Home » Kentuckian wins Winemaker of the Year at prestigious competition

Kentuckian wins Winemaker of the Year at prestigious competition

Dossey takes top honor as his Purple Toad Winery earns 16 medals at Indy International

Allen Dossey held the Winemaker of the Year award.
Allen Dossey held the Winemaker of the Year award.

FRANKFORT (June 1, 2017) — Allen Dossey, owner of Purple Toad Winery near Paducah, was named Winemaker of the Year at the recent Indy International Wine Competition at Purdue University in West Lafayette, Ind.

“Congratulations to Allen Dossey on this prestigious honor, which brings international attention to Kentucky’s growing and improving wine industry,” Agriculture Commissioner Ryan Quarles said. “This may be the first time a Kentucky winemaker or winery has won this award.”

Dossey compared winning Winemaker of the Year to an actor winning an Academy Award – the top achievement in a craft.

“We were just thrilled,” said Dossey, who didn’t learn that he had won the award until it was announced during a reception following the wine competition. “I had no idea. They surprised me. My face turned red.”

Another Kentucky entry – Joann and Michael Nall of Louisville – won Amateur Winemaker of the Year.

Purple Toad brought home 16 medals, the most of any winery at the competition, which attracted more than 2,000 entries from 11 countries and 40 states. Purple Toad received four double gold medals, meaning a panel of four judges all awarded those wines a gold.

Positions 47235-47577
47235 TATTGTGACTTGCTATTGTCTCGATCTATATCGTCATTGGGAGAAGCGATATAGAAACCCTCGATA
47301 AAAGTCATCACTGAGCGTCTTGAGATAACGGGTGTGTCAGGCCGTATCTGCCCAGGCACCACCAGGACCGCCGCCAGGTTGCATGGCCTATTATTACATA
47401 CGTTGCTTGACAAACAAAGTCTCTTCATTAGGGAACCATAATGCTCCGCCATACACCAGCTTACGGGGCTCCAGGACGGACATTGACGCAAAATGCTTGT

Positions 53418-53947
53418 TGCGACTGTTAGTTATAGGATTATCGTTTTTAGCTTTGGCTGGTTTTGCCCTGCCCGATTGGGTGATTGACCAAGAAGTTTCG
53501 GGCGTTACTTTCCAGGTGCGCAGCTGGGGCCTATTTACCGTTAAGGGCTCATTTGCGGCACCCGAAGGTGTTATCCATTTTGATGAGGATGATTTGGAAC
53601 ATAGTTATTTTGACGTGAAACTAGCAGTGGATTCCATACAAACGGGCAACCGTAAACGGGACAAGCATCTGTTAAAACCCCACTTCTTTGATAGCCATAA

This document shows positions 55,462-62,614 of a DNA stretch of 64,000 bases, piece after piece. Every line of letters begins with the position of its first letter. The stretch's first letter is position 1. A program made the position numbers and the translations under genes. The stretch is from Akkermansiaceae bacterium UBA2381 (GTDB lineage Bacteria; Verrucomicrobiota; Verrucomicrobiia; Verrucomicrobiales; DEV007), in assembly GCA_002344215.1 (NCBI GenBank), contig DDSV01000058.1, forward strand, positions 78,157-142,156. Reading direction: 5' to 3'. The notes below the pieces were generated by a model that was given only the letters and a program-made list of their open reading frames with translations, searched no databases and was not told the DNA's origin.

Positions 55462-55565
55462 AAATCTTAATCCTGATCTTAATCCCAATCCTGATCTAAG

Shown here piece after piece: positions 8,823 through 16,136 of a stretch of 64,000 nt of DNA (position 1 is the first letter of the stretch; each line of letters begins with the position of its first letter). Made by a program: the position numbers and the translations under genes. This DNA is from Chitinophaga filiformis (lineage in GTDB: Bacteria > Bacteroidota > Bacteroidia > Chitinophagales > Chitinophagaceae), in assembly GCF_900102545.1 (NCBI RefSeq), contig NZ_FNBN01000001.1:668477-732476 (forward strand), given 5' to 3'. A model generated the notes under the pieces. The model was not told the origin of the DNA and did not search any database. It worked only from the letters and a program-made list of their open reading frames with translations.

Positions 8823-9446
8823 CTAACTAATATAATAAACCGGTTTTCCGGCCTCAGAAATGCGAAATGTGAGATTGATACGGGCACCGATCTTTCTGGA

“It’s the best we’ve ever done,” said Dossey, whose Kentucky Proud wines also won six gold medals, three silvers, and three bronzes.

Purple Toad is owned by Dossey and his wife, June. Allen is training his son, Steven, who just graduated from Western Kentucky University, to be the winemaker of the future in the family business.

Purple Toad, which specializes in sweet wines, currently sells its 33 varieties in Illinois, Indiana, Kentucky, Ohio, and Tennessee. The winery, which will turn 8 years old on July 1, Dossey’s birthday, uses grapes from its 19-year-old vineyard.

Construction will begin soon on a 20,000-square-foot processing room, replacing its cramped 2,500-square-foot space.

“We’ll be able to double production,” Allen said, adding that he also plans to build a restaurant at the winery in a few years.